Develop coordination and skill under fatigue with submaximal Olympic Lifting. Weightlifters often spend extensive amounts of time developing their “feel” for the lifts at moderate percentages (65-75%). CrossFitters can draw from this by performing EMOM or cluster work in those percentage ranges after a pre-fatiguing metcon. Keep in mind that this will not likely improve the athlete’s 1RM but can play a huge role in improving their consistency lifting under fatigue.
Absolute strength can and should be trained in the environment it is tested in the sport. For athletes who have already developed absolute strength levels required to be competitive, a portion of their absolute strength work can be positioned in a post-metcon environment. I’m not sure at this point I’d recommend that this be done all year long, but for a period leading into competition this is likely a necessary training tool. Be particularly mindful of trunk stiffness training under fatigue. The diaphragm(s) function as spinal stabilizers, athletes need to be able to brace their spine even when these structures are fatigued due to high respiration rates.
Designing Pre-fatiguing Metcons
Finally I wanted to provide some notes on creating the pre-fatiguing stimulus. As I discussed in the 15.1a and 18.2a example and Principle-3 above the severity and type of pre-fatigue can play a role in the athlete’s ability to express strength. As a coach with an exercise-physiology background I like to categorize things in order to help make sense of them - and as such I’ve attempted to categorize the types of fatigue and how they impact subsequent strength performance below.
Short & Fast (high metabolite production / low final SMO2)
Good examples of these types of workout would include Open 18.1 and the most recent International Online Qualifier final workout #5 (21-15-9 Thruster / Row / Burpee). For elite level athletes these workouts have no real bottleneck and allow them to maintain extremely high power-outputs. The result is a massive accumulation of metabolite and plummeting SMO2 levels. These types of workouts likely have the biggest impact on subsequent strength performance by impacting everything from cellular signaling to nervous system coordination. The potential to express high degrees of the athletes rested & ready strength after these events is lower than anything else I’ve observed to date.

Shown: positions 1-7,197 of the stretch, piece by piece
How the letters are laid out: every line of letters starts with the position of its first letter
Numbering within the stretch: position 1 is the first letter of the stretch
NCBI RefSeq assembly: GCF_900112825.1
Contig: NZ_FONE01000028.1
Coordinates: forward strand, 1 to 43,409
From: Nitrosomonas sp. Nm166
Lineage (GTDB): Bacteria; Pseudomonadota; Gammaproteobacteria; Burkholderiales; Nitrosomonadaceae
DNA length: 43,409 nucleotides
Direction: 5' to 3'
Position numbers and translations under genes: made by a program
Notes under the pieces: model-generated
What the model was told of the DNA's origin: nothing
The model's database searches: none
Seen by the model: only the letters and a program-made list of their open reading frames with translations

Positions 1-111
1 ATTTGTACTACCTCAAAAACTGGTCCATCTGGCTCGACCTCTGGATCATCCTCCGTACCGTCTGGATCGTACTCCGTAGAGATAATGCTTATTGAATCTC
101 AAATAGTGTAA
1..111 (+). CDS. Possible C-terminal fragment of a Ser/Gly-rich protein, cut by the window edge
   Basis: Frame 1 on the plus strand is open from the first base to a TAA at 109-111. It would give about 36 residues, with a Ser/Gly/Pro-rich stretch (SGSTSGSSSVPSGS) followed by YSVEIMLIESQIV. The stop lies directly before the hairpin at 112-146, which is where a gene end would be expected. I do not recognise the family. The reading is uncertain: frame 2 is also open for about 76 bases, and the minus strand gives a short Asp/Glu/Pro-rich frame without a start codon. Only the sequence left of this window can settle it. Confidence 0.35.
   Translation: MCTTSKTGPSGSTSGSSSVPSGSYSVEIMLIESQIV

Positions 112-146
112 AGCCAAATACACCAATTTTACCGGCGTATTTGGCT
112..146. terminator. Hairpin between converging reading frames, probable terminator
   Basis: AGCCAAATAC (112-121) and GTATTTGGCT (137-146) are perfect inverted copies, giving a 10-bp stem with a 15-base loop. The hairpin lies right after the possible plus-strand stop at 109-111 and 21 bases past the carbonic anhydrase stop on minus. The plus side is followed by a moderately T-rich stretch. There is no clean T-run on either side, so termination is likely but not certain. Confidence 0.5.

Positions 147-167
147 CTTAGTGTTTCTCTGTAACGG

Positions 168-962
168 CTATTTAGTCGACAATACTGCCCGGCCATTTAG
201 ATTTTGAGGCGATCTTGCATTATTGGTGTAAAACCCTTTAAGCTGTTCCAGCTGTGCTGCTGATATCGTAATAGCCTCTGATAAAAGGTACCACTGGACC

Longer Endurance (lower metabolite production / high CNS fatigue)
Examples of this might include a 5k Run time trial followed by a max lift or something long and rhythmic like Murph for an advanced CrossFitter. The biggest impact on the ability to express strength from these types of events is a dampening of central nervous system drive. Specifically a reduction in what is known as motor command or the strength of the signal sent from the brain to the muscle. Contrary to popular opinion, CNS fatigue is greatest after longer “endurance” style training or competition than it is after heavy lifting. Assuming that athletes have the ability to “ramp up” before they lift, the impact of this type of pre-fatigue stimulus will be less than that of short & fast workouts.
Local Fatigue (grip blasters & barbell ladders)
A great example of this type of pre-fatigue test is TTT Throwdown workout #20 . I constructed this workout specifically to tax the athletes grip immediately prior to testing a hang clean (grip!). This can also be seen in workouts like the squat clean ladder in 19.2 where one muscle group (quads) gets hammered on for the duration of the workout. The result is that the localized fatigue can wreak havoc on the athlete’s sensation of effort, making submaximal loads feel like 1RM’s. From my perspective, lifting well with a “smoked grip” or “tired legs” comes down to having a bank of experience with those sensations, developed consistently in training.
In the end, getting stronger under fatigue can be even more complex than process of getting stronger rested & ready. It requires the coach to analyze multiple factors including the athlete’s 1RM’s relative to the field, the types of fatigue that they struggle with the most, and which types of strength their athlete is most likely to see tested in competition. Understanding the basic principles I laid out and implementing the training guidelines is a great starting point. For more on this topic, look to future Classroom content.
Written by Kyle Ruth